BETTY HARRIS: THE LOST QUEEN OF NEW ORLEANS SOUL is an excellent compilation of Harris’ Sansu recordings. Even though there are other compilations that go a bit deeper into her career this one hits all the main points and is a must have for FUNK loving fans.
THE ROLLING STOMES BLUE AND LONESOME (Universal Records)
For fans of Muddy Waters, B.B. King,
Of all the blues influenced rock bands to come out of England during the 1960’s, few perform American Blues music with the same authenticity as The Rolling Stones. Ever since the band’s early days when singer Mick Jagger and guitarist Keith Richards bonded over their love for Blues artists like Muddy Waters and Bo Diddley, the Blues have been a big part of the band’s sound. On their first visit to the states in 1964 they included a trip to Chess Records in Chicago to record where their Blues heroes had recorded. They’ve introduced Blues artists to a whole new audience by taking them on tour and donated to Blues museums. They’ve even picked up the tab for the funeral expenses of Blues musicians when the musician’s family couldn’t afford it. Now for their most recent release the band has decided to release a whole album paying tribute to their Blues heroes. Entitled Blue and Lonesome, this record shows that even after decades of sold out tours and millions of records sold they really are just a bunch of guys that want to play the Blues.
The recent formula of an artist recording a “Blues Tribute album” when they’re unable to come up with new original material is a tired one, but here The Stones actually deliver! The band performs the songs on BLUE AND LONESOME (universal records) with a swagger that has long separated them from other Blues-based rock bands. The record kicks off with a cover of Little Walter’s “Just A Fool”. For those that are unaware Little Walter Jacobs was THE harmonica player on the Chicago Blues scene during the 1950’s and has even been called “The Jimi Hendrix of Harmonica”. While trying to match the exact sound and power of Little Walter’s playing is impossible, Mick Jagger gets a lot closer then you’d think. His own harp playing isn’t as flashy as Walter’s but it more than gets the point across.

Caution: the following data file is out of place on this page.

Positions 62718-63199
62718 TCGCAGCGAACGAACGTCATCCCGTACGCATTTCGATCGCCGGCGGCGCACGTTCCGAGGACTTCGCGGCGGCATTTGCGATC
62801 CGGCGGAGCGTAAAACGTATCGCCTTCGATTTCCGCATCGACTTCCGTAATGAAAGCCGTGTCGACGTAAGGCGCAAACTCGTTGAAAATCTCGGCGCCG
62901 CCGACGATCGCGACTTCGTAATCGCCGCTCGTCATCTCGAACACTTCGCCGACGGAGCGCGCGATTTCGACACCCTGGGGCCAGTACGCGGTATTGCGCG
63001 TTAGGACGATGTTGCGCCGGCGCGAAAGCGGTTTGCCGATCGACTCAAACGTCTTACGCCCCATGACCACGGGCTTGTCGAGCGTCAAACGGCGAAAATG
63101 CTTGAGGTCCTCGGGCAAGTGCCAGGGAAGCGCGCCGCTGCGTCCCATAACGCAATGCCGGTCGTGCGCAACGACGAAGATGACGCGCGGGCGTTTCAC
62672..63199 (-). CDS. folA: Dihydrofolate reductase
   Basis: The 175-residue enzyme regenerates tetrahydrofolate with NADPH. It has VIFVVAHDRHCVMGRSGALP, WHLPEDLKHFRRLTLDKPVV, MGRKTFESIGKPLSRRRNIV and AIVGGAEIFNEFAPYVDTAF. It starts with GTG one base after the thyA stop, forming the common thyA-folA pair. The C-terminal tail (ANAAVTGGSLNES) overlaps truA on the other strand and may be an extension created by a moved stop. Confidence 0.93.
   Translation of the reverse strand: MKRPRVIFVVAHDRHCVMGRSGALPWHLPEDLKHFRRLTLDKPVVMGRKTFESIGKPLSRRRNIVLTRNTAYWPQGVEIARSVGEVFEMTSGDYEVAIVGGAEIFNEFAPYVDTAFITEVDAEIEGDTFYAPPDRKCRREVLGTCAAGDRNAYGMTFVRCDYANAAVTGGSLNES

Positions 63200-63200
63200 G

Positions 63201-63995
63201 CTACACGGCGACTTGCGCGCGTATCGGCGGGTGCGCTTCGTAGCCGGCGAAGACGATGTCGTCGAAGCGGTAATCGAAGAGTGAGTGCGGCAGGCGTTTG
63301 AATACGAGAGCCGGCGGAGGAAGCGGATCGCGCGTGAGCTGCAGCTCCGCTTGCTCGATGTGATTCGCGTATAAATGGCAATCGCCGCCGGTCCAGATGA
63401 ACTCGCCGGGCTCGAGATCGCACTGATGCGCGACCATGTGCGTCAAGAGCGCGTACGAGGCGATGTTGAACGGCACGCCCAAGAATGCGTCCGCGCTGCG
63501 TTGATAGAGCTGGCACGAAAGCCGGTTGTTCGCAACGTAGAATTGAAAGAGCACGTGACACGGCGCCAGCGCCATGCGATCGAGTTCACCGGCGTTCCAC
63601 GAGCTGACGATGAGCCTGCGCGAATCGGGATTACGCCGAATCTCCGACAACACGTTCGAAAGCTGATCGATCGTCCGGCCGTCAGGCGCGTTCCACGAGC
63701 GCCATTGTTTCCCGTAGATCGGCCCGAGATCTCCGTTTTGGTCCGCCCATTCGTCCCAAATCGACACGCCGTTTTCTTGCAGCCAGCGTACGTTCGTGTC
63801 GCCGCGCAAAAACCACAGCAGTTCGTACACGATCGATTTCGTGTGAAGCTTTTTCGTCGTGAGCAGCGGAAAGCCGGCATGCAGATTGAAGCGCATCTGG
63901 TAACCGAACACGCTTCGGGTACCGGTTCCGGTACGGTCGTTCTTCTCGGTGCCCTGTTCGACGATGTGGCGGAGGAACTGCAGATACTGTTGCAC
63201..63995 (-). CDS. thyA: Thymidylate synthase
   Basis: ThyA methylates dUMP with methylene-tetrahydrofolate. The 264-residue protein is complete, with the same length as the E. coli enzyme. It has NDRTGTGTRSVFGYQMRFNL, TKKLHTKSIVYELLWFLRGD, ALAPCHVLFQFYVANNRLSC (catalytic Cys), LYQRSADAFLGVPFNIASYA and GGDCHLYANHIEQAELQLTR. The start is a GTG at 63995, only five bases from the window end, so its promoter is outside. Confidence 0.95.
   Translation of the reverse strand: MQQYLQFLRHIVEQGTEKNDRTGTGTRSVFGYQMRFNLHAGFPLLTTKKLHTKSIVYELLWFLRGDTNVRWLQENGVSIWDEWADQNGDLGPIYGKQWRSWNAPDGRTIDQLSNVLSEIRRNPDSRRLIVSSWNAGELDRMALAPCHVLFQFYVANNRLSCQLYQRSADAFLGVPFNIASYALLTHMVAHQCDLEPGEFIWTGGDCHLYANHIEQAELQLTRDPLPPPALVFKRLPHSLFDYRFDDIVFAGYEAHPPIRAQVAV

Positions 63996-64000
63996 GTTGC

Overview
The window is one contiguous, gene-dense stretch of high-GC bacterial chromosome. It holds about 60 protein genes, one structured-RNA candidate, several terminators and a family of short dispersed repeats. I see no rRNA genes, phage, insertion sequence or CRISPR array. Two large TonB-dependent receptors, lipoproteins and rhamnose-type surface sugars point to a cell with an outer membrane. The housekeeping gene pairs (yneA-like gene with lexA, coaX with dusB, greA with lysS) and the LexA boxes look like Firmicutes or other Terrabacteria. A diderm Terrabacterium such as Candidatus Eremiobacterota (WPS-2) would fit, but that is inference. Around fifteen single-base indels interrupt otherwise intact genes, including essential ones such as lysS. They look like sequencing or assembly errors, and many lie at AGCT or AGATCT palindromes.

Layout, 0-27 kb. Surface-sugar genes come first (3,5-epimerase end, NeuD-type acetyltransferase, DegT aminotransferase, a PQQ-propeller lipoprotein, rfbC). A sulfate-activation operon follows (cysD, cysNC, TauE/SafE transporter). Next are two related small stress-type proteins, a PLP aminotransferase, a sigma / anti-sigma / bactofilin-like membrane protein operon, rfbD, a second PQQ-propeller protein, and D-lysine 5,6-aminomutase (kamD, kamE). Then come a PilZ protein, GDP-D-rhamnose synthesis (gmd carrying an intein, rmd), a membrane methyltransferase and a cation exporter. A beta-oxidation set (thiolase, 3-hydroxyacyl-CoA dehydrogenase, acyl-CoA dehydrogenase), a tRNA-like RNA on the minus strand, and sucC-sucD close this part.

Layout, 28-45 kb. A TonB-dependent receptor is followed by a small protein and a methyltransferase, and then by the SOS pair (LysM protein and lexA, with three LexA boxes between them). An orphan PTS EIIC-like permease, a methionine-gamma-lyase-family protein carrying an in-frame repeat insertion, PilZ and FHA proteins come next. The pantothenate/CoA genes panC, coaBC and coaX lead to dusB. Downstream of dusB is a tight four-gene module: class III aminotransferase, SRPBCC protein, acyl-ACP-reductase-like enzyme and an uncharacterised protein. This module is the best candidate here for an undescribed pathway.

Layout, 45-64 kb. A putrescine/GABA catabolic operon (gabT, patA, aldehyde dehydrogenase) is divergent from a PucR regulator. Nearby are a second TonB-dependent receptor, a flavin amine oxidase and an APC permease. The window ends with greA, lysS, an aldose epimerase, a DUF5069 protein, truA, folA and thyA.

Another stand-out track is the slow Blues “Little Rain”. Again The Stones come up big with their rendition of this lesser known Jimmy Reed tune. Playing slower tunes like this without losing the plot is usually tough on drummers. Fortunately for the Stones they have Charlie Watts behind the drums to keep them in-check. His laid-back drumming style perfectly fits this style of music by allowing the songs room to breath but without letting the bottom fallout. Such is the same with the rest of the Stones on this record. “Less is more” is the name of the game with this band and even when Eric Clapton joins the party on “I Can’t Quit You Baby” and “Everybody Knows About My Good Thing” the focus is always on playing what’s best for the song.
Bottom line is BLUE AND LONESOMEis an excellent record that shows us the Stones are still just a bunch of music fans trying to turn people on to the Blues.